Tax Break Idea For Condos

October 17, 2005
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GRAND RAPIDS — The Downtown Development Authority is on the verge of giving a tax break to the Robert Grooters Development Co. for the $80 million residential project the developer plans to build on the Bridgewater Place site at

333 Bridge Street NW

The break would actually be a reimbursement of $1.8 million over six years from the tax the new project would generate. Company owner Robert Grooters said the tax would total $1.4 million over three years.

"Zero dollars will be lost to the schools," said Mayor George Heartwell, also a member of the DDA. "From a taxing standpoint, it's long term and short term — especially long term. It's a win-win."

The reimbursement would come from the local tax-increment account, which is paid by property owners within the district. The money would cover Americans with Disabilities Act items like accessible ramps, electric door openers and light switches, along with a sidewalk snowmelt system, an elevator and the cost to spruce-up

Scribner Avenue

The project, known as the River House, will offer 198 condominiums across its 33 floors and having parking for 200 vehicles.

"There aren't too many opportunities to add 200 residents in one place in the city," said DDA Executive Director Jay Fowler.

Although board members made favorable comments last week about the project, they stopped short of actually agreeing to the reimbursement because the DDA doesn't have a policy in place yet that would let them do that. They reviewed one and sent it back for some revisions.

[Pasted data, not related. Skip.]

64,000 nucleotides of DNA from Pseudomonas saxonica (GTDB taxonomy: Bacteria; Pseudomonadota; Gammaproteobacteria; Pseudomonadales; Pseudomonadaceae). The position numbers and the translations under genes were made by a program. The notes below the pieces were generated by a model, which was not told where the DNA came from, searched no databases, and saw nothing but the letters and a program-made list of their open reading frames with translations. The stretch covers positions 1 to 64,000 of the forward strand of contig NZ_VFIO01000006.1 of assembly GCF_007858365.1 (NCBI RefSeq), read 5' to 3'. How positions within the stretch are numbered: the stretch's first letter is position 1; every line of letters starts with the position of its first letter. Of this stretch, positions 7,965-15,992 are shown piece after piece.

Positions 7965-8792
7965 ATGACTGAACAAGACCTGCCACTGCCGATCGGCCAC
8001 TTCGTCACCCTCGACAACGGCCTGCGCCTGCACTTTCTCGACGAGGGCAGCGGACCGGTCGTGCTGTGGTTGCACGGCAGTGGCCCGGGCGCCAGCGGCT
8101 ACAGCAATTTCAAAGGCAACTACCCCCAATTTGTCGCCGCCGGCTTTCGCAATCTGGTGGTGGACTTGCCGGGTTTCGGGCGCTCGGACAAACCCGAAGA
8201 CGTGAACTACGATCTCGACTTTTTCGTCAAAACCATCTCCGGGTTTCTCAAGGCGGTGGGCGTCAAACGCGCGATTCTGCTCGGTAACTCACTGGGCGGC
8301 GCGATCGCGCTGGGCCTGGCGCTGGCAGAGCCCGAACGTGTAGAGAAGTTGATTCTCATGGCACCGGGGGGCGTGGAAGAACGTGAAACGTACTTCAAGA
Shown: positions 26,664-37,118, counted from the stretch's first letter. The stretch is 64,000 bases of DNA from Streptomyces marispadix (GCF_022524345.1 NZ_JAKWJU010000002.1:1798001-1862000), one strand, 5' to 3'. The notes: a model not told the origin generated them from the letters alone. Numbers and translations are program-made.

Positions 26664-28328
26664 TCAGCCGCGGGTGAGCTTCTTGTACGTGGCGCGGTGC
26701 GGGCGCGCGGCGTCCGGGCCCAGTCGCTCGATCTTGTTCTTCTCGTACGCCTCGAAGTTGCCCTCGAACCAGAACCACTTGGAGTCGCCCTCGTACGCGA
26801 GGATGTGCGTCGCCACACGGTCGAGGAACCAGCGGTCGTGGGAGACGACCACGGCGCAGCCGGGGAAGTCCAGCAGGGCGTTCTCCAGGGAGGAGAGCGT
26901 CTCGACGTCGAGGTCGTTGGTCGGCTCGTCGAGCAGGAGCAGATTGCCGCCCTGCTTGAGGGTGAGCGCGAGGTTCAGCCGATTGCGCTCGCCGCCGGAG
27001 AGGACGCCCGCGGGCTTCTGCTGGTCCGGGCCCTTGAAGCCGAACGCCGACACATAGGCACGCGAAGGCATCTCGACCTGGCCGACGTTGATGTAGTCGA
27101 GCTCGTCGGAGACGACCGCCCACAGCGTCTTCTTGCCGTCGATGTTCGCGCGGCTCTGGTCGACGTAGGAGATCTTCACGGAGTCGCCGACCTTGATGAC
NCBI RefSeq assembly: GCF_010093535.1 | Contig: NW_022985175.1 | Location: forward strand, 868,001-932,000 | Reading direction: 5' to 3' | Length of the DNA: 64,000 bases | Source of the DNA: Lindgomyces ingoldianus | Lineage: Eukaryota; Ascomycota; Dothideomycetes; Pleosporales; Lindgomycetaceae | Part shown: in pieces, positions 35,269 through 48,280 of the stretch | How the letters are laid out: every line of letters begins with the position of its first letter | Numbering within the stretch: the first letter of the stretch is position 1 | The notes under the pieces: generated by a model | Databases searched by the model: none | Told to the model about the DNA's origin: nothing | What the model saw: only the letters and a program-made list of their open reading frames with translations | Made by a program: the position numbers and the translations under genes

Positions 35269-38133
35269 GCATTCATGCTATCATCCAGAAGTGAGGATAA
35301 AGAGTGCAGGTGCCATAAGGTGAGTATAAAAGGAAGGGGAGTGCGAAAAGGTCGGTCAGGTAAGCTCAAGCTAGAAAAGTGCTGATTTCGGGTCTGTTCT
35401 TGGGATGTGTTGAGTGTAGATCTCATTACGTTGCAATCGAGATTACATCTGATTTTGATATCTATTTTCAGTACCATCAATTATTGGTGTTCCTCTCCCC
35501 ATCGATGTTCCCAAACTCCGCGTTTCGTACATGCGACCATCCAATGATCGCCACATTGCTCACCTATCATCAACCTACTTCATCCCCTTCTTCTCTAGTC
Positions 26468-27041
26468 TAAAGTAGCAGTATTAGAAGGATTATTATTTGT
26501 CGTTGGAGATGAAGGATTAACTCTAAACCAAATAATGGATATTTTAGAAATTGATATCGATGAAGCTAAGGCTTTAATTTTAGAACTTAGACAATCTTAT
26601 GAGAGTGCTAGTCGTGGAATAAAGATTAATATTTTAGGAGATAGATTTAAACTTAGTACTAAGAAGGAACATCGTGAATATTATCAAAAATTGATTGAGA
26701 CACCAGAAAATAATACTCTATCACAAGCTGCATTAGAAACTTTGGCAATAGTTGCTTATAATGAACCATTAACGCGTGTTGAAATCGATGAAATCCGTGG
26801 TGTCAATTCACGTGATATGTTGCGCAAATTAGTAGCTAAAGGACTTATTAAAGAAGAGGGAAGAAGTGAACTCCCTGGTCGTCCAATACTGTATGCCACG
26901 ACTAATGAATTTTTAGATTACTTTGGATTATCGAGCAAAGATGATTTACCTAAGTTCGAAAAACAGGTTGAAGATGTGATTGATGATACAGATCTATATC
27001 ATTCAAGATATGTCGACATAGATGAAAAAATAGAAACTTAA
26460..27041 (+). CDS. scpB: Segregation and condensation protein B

"The language needs some work or we need a clearer understanding of how the formulas work," said DDA Chairwoman Kayem Dunn.

A project would have to be in the DDA district, meet all city codes and zoning rules, and be worth at least $5 million to qualify for a tax-increment reimbursement, according to the draft policy board members saw last week. Reimbursement couldn't exceed 75 percent of a project's annual tax value and would stop after 10 years.

One sticky point with the board was what qualifies as a public facility, a standard that has to be met in order for a developer to have the tax returned. DDA legal counsel Dick Wendt said residential units meet that standard.

A revised policy and an agreement between the DDA and Grooters Development should be before board members for their votes in either November or December.

"Is it time to live downtown? It appears it is," said Grooters, who added that 120 of the 198 condos have been reserved.

In other action, the DDA agreed to give the Peninsular Club a $35,000 grant to help fill an areaway, a section underneath the sidewalk. The club at

120 Ottawa Ave. NW
is spending $371,000 to fill it, but only $141,000 worth of the project qualifies for DDA funds.

"This is the deepest and largest areaway I've ever seen," said Fowler. "They've got equipment 20 feet down."    

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